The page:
For the 2 or 3 people that are still with me, I would like to share some of the principles that I believe. These are the things that I practice and the habits I want to form. These are things I wish I would have known when I got my start in the business world. So maybe this will help someone who has yet to launch their first business or shoot for a big promotion.

I believe connections, relationships and the ability to have a positive impact on someone’s life is our greatest value

We are social beings. When our energy is focused on positively impacting others lives, the value it brings to ourselves is as great or greater than what is received. It can be as simple as smiling more often, being less critical or lending a hand to someone in need. One of my goals in 2017 is to get out of my preprogrammed responses to things I find objectionable. We go through life with these preconceived notions of how the world should be. If a person or event disrupts our concept of what is right, our positive energy shuts off and we close ourselves to growth. I am working to remain open at all times and to never close my heart or mind to any external stimulus.

When confronted with a stressful situation or someone says something that might offend you, remain open and relaxed. Don’t tense up and close. I tend to get frustrated when little things don’t go my way like spilling some milk in the kitchen. How you react to that situation determines whether you decide to that emotion around with you for the rest of the day or simply let it go. As long as you are defining what you like and don’t like, your mind will open and close. When you close up, you could miss a very important opportunity, a chance to learn something new or the ability to develop a new relationship.

I believe you are not your thoughts

This goes against the age old saying “You are what you think”. Actually the saying is correct if we let our thoughts control us. But how do we change? How do we quiet the seemingly endless and random thoughts that pop into our mind? A powerful concept taught by Michael Singer in The Untethered Soul is your thoughts and emotions aren’t really “you”. You are the observer of your thoughts and emotions. The true “you” is your consciousness or the Self. Your thoughts and emotions are simply the object of your consciousness. Said another way, “you” are not what you think.

Most of  the time, our thoughts and emotions seem somewhat random. Different view points and opinions will pop into our mind constantly, often taking varying positions. If you step back and listen to your thoughts, you may find that they can be a bit melodramatic. One day you think “She loves me”, but when she doesn’t call you that night you start thinking “Maybe she really doesn’t love me”. Your thoughts can be all over the place. Where does this come from and more importantly why do we put so much value in them?

Being the observer of our thoughts and emotions is similar to watching a movie. According to Singer, we can get caught up in our thoughts in the same we can be completely captivated by a good movie. We forgot about the passing of time or where we are.

For me, there are a couple of things in 2017 that I am practicing to help quiet my mind and take back control. I have started the practice of a morning ritual to help me get centered after I wake up. It consists of meditation, prayer, and then journaling. I typically meditate 5-10 minutes before I have my morning coffee. In my daily journal, I like to write down what I am grateful for and what I want to accomplish that day. If you wake up feeling stressed, off center or unenthusiastic, try getting yourself into a morning ritual that works for you. It could help you kick start 2017 and the rest of your life.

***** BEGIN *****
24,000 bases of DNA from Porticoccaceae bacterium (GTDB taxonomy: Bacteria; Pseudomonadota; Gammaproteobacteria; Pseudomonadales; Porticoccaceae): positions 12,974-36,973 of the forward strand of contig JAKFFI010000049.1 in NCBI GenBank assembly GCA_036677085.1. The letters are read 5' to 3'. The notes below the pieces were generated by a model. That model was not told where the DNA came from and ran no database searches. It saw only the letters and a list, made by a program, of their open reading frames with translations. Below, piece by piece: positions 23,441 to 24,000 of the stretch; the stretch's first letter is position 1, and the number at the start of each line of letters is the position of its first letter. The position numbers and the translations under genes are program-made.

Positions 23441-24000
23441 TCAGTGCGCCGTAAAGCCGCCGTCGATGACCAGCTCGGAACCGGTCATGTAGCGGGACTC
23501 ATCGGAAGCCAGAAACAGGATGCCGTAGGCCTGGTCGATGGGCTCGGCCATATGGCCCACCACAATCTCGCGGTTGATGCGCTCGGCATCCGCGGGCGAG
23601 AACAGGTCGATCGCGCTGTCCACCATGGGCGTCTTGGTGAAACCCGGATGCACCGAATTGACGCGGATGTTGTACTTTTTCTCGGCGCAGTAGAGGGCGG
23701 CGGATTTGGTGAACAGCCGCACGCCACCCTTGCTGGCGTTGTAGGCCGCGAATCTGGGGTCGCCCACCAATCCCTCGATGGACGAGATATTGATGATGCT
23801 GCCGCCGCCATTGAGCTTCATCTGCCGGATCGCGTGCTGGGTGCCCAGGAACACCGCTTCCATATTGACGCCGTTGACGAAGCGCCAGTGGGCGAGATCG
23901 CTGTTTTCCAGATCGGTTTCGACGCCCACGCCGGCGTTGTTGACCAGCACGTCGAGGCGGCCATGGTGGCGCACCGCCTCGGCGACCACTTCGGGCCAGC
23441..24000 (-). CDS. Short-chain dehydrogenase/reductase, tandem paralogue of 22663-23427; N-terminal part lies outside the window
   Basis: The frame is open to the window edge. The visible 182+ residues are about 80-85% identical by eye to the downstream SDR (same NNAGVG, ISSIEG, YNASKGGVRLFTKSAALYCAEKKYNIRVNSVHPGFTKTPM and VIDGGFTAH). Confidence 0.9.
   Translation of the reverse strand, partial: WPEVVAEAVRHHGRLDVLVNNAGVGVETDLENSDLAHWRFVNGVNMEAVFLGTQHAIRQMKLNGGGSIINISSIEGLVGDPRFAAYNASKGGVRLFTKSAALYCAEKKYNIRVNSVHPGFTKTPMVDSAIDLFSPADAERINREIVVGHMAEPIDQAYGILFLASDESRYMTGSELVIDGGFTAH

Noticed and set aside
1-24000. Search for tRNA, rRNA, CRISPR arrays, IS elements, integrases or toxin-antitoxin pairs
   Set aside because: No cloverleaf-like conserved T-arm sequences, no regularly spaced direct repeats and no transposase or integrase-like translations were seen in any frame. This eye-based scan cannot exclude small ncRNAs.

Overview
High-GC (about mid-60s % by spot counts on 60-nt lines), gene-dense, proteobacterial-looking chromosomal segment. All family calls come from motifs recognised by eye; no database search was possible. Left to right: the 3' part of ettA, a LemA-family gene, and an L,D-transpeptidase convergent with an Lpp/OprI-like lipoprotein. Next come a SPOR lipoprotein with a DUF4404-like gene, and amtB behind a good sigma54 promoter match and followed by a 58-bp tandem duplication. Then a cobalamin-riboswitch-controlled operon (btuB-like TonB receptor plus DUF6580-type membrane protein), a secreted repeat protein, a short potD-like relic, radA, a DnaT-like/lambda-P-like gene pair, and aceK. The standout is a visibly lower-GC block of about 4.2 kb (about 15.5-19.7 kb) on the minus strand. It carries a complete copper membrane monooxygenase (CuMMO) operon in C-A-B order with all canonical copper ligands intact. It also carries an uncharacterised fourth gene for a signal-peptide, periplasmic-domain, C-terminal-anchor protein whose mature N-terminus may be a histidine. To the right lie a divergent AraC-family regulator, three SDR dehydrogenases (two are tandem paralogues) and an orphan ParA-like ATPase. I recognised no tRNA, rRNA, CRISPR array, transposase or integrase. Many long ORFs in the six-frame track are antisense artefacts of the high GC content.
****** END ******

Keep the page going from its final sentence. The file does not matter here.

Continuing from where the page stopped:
The other thing I am working on is to not label my random thoughts and emotions with words like “what a stupid idea” or “why can’t I concentrate for more than five minutes?” Instead, when a thought or emotion pops in my mind seemingly out of nowhere, I just label it “thinking” or “thought” and move on. Don’t attach emotional baggage to these seemingly random thoughts, simply let them go. When a negative thought or emotion arrives I try to take a few deep breaths, relax my shoulders and release them.

I believe that anyone can take control of their life and work from anywhere by maximizing the use of technology, global resources and a systematic goal setting process

We can design a life that meets our objectives. While our thoughts may say “I am not smart enough” or “I am stuck in this job or career” remember that these are just random thought streams scrolling across our mind. With a laptop and internet connection, people can build businesses or perform tasks that were almost inconceivable 20-years ago. This freedom to produce and publish our work, along with the ability to communicate and collaborate with virtually anyone on the planet, has given entrepreneurs, artists and technology workers a huge amount of freedom and leverage.

Where I have gotten stuck time and time again, and I sense I am not alone, is on the goal setting part. What do I want to do? How do I want to do it? Why do I want it in the first place? In the book, Start with Why, author Simon Sinek says that your why is the purpose, cause or belief that drives you to do what you do. Your why will strengthen what you do and how you plan to do it. I put in writing my long term vision in these areas: Business/Career, Financial, Health, Personal Development, Spiritual, etc. My 15-year business/career goal looks something like this:

What: I want to help people maximize their potential and grow their businesses through the use of technology and simplified business processes.

Why: I believe I can make the world a better place if I can help people feel energized, fulfilled and intellectually stimulated at work.

Taylor Pearson, the author of The End of Jobs teaches a goal setting method that starts with your long term vision and then works backwards from there. Formulate a vision statement that best characterizes what you want do to or who you want to be in 15 to 25 years in each area of your life (Business, Health, Spiritual, etc). You then start to outline 90-day, weekly and daily goals with milestones and actions to meet those objectives. Using this long term approach bolstered by short term actionable milestones, I believe you can do nearly anything.